It took about a week for Staff Sgt. Darrell Macklind to walk without pain after his first workout at the Jackson-Winkeljohn professional gym in Southeast Albuquerque about a year ago.
The 29-year-old from Chicago, a member of the 377th Medical Group stationed at Kirtland Air Force Base, got his welcome to big-time mixed-martial arts during a quick sparring session with UFC star Donald “Cowboy” Cerrone.
“I was nervous coming here the first time and next thing I know I’m going with ‘Cowboy’ and trying to land some jabs or whatever,” Macklind said. “It was nothing to him. He just kept getting me with these leg kicks. I was so sore for like a week. … That’s what’s great about training here. You look around and everyone here is so good. They make you better all the time.”
Such is life for those lucky enough to get the OK to train in the professional gym at Jackson’s, which is backing Saturday night’s 10-fight Jackson’s MMA Series “Protégés” event at the Rail Yards in the historic Barelas neighborhood near Downtown Albuquerque.
Macklind (2-0), one of 20 amateurs on the fight card, will fight Jose Cueto (4-1), who trains out of Roswell.
“I don’t know much about him, but I’m excited to be on this card,” Macklind said. “My last two fights have been out of town, so this allows an opportunity for the military people to come out and see me fight.”
Jackson-Winkeljohn’s general manager Ricky Kottenstette, who is setting up the event in the Rail Yards, says some fighters on Saturday’s card are on their way up the MMA ranks.
“I think there are some of these guys you might see go pro after this next fight,” Kottenstette said. “For some of them, this is just for us to see again what they look like and they’re close (to being ready to fight professionally) anyway. This could be the deciding factor, their performance on Saturday night.”
Macklind wrestled and played baseball in high school, but admits as a wrestler he “wasn’t very good.” He enlisted in the Air Force out of high school. Some 11 years later and two years ago, after learning jujitsu while being stationed in Mitsawa, Japan, he was assigned to Albuquerque. He had an interest in training at Jackson’s immediately.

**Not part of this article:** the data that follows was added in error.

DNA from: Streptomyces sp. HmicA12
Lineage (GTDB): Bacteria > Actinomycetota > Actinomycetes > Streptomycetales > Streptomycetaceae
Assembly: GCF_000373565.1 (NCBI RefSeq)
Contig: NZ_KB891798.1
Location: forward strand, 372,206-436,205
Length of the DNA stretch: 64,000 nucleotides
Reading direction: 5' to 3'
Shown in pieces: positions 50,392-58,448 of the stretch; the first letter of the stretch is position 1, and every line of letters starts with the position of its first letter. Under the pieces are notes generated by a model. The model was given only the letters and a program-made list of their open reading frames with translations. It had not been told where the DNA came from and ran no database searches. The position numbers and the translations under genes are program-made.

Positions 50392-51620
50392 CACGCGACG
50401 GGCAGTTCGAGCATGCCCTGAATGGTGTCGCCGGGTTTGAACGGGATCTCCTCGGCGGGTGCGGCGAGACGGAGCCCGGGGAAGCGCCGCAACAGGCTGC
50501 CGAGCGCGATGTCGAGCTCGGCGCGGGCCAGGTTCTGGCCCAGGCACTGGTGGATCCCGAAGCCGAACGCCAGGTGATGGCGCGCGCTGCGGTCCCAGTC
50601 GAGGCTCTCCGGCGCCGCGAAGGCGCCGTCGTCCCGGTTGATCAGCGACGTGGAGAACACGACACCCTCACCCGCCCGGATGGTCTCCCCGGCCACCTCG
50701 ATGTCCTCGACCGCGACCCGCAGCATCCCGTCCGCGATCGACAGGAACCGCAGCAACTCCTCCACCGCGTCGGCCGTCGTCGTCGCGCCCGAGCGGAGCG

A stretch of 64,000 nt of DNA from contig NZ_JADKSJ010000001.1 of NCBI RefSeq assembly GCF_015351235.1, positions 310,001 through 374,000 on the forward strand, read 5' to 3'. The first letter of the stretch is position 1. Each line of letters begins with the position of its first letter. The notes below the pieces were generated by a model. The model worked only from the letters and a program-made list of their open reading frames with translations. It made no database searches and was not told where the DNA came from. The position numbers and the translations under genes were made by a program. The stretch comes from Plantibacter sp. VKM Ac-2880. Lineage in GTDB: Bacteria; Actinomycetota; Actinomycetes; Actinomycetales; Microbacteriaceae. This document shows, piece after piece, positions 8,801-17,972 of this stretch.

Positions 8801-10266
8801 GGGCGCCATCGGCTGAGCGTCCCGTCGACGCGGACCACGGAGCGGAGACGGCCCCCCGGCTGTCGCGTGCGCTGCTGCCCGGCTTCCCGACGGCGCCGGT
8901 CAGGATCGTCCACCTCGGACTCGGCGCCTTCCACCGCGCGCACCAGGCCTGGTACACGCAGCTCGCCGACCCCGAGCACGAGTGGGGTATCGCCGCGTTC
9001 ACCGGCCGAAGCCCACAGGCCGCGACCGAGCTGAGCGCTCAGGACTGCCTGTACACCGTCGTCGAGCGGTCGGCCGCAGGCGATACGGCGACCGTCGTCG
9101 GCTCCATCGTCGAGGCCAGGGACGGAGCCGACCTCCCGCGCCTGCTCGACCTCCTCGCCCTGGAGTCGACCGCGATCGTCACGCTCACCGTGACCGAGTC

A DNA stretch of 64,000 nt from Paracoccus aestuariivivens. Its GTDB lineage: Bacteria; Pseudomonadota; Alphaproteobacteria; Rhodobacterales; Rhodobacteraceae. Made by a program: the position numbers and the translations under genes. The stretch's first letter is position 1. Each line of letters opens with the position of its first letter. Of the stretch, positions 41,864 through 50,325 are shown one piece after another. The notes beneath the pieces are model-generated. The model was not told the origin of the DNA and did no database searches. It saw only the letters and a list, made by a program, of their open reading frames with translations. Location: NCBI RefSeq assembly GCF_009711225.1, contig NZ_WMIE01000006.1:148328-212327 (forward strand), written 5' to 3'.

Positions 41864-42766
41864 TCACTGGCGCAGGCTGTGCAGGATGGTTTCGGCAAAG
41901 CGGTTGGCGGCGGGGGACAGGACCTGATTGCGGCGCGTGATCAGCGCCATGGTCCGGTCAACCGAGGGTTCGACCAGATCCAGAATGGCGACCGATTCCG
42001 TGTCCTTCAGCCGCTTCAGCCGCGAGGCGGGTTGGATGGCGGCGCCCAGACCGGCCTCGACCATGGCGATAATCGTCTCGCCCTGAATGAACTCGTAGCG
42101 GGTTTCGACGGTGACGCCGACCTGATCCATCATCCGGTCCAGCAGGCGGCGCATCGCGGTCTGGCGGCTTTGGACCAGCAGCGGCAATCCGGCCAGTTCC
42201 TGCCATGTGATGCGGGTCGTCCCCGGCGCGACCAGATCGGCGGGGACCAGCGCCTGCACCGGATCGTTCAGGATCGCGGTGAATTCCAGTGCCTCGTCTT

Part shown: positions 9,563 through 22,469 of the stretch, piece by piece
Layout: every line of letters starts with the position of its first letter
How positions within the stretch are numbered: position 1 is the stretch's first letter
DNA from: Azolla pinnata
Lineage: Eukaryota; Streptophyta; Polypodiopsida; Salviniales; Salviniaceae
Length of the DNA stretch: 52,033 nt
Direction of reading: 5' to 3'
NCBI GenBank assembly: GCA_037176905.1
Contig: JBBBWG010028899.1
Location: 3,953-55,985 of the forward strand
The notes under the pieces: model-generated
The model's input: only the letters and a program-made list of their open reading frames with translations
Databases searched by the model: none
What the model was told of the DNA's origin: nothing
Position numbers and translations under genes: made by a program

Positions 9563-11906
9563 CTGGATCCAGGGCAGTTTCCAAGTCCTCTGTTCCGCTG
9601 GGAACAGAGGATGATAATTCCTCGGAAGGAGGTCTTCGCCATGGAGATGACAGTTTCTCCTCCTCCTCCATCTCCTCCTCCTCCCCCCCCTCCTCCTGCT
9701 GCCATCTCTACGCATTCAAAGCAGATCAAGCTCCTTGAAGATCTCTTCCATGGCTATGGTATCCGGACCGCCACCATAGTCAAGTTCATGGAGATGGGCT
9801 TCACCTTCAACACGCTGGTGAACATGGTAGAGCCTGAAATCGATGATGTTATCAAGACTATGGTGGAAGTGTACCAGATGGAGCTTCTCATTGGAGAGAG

He said fighters like Isaac Vallie-Flag and Joey Villasenor, in particular, have helped him along the way in recent months.
“(Villasenor), he’s taught me a lot,” Macklind said. “When I first got here, I didn’t know how to throw a punch. I couldn’t do anything. He’s kind of took me under his wing and he’s taught me a lot.”
Whether or not his training at Jackson-Winkeljohn’s turns into a professional career, Macklind said he has no plans to leave the military anytime soon.
He said it’s a safe bet many of his Kirtland colleagues and friends will show up to support him Saturday night. Many of those same supporters are the ones who have been giving him the hardest time in recent weeks training for the fight.
“They just said I better make weight. They’ve been giving me a hard time because they’ve been seeing me cutting back and eating real small portions,” Macklind said. “They’re used to seeing me eat, because I love to eat. They’ve been giving me a hard time – ‘You better make weight, fat boy.’ ”
Kottenstette said he anticipates selling out the 999-seat event Saturday. That capacity was established by the state fire marshal, he said. Tickets are available in advance at the Sunshine Theater Box Office or online at HoldMyTicket.com. On Saturday, tickets can be purchased at the Sunshine Theater.
He added free parking for the event is available and fans should use the parking lot entrance near First Street and Halzeldine Avenue.